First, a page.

The 2011 CAV (Computer-Aided Verification)
The CAV conference is the premier international event for reporting research on Computer Aided Verification, a sub-discipline of Computer Science that is concerned with ensuring that software and hardware systems operate correctly and reliably. The CAV award was established in 2008 by the conference steering committee and was given this year for the third time.
The Award-Winning Contribution
In the late 1990s, a key challenge for Microsoft was operating system reliability, due, in a large measure, to the low quality of device drivers. By some estimates, drivers caused 70-85% of kernel failures. Ball and Rajamani focused their attention on ensuring that device drivers were well-behaved. In order to do this, they invented a formalism (SLIC) for expressing correct behavior, built an engine (c2bp) for abstracting C programs to Boolean programs, and wrote a model checker (Bebop) for Boolean programs. The resulting technology could be applied to programs with tens of thousands of lines of code. They also added a counterexample-
This research showed how theorem proving, model checking, and static analysis technology can be applied to real programs of realistic size written in real programming languages. Critics could no longer argue that computer-aided verification was limited to hardware or to toy programs. The SLAM project represents a turning point in the acceptance and adoption of software verification technology in industrial applications. The project had a large impact within Microsoft, triggering major investments in verification research, leading to new languages and verification tools that are widely adopted within the company. The SLAM project also significantly influenced research outside of Microsoft. It is fair to say that SLAM was instrumental in restarting research by the formal methods and programming languages communities in program verification, a subject that had been moribund for quite some time.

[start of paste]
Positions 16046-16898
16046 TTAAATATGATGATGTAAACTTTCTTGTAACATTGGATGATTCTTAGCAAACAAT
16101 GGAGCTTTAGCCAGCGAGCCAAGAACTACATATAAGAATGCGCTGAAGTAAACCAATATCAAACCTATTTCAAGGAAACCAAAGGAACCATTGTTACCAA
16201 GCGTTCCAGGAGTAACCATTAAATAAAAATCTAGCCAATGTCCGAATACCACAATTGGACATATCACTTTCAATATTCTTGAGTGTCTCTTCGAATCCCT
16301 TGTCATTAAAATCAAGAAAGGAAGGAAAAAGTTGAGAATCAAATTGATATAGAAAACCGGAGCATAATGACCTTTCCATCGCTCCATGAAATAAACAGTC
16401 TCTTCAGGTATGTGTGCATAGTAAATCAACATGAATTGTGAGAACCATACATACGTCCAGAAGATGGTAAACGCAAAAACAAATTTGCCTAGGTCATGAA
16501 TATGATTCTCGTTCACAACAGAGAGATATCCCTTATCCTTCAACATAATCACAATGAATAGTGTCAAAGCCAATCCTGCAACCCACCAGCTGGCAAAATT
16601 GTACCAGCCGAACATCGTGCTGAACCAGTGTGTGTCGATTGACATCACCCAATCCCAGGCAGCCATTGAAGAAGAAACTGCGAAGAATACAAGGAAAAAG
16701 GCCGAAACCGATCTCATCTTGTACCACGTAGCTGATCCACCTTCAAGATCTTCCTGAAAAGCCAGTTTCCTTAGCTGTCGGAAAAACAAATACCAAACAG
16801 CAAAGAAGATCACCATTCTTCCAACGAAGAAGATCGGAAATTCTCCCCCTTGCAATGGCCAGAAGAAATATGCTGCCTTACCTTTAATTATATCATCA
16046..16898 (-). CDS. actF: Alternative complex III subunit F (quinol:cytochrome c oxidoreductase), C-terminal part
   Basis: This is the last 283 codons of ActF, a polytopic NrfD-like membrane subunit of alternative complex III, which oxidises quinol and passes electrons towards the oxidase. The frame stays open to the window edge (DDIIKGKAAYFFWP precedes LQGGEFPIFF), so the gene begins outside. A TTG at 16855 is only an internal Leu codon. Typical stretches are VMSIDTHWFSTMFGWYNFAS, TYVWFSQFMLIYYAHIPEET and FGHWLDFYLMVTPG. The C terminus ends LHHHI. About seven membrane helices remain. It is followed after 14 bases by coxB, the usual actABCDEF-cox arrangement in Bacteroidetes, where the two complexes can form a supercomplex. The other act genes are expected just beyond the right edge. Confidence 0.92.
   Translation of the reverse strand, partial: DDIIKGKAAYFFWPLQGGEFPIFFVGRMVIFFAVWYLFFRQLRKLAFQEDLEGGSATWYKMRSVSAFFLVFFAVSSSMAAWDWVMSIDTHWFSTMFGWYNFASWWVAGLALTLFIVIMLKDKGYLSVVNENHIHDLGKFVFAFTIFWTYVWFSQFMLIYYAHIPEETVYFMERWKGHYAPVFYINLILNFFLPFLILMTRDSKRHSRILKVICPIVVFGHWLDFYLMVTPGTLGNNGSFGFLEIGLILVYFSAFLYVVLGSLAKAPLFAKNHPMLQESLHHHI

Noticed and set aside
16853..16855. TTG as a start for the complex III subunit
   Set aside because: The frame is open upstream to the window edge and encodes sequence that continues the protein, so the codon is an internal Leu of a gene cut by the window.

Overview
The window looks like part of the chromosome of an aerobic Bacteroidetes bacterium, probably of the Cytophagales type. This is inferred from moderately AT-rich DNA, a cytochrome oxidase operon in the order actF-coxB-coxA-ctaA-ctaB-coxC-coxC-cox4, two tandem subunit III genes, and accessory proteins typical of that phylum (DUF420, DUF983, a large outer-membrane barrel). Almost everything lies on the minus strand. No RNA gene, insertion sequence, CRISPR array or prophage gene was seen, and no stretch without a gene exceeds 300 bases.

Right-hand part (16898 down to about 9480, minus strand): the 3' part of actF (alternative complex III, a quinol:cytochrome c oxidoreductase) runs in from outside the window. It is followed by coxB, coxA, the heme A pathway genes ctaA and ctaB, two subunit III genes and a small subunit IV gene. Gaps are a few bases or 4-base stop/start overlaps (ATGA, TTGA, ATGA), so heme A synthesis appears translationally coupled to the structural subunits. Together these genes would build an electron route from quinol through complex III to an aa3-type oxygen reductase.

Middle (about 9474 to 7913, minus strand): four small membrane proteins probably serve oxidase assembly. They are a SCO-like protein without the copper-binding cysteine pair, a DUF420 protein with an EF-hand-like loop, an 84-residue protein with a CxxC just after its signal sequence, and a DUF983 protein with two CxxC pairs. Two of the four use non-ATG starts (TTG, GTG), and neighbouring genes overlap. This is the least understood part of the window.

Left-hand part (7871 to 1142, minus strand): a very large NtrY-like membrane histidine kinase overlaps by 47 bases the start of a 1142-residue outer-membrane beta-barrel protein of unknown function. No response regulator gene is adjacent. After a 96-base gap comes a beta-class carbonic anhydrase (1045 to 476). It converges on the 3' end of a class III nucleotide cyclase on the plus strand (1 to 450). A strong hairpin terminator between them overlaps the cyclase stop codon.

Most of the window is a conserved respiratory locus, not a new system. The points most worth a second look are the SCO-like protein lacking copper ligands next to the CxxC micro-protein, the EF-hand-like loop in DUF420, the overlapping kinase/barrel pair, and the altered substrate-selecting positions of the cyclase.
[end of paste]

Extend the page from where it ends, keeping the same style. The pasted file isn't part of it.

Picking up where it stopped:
It is very rare to see a research idea go from conception to industrial impact in such a short duration. The direct contributions of this work, both in developing a new approach to verifying temporal safety properties of software and turning this result into an industrially important software tool, combined with its influence and impact in the research community make Thomas Ball and Sriram Rajamani worthy recipients of the
2011 CAV Award.
The CAV (Computer Aided Verification)
This year's twenty-third CAV conference was held in Snowbird, Utah from July 14 to July 20, 2011.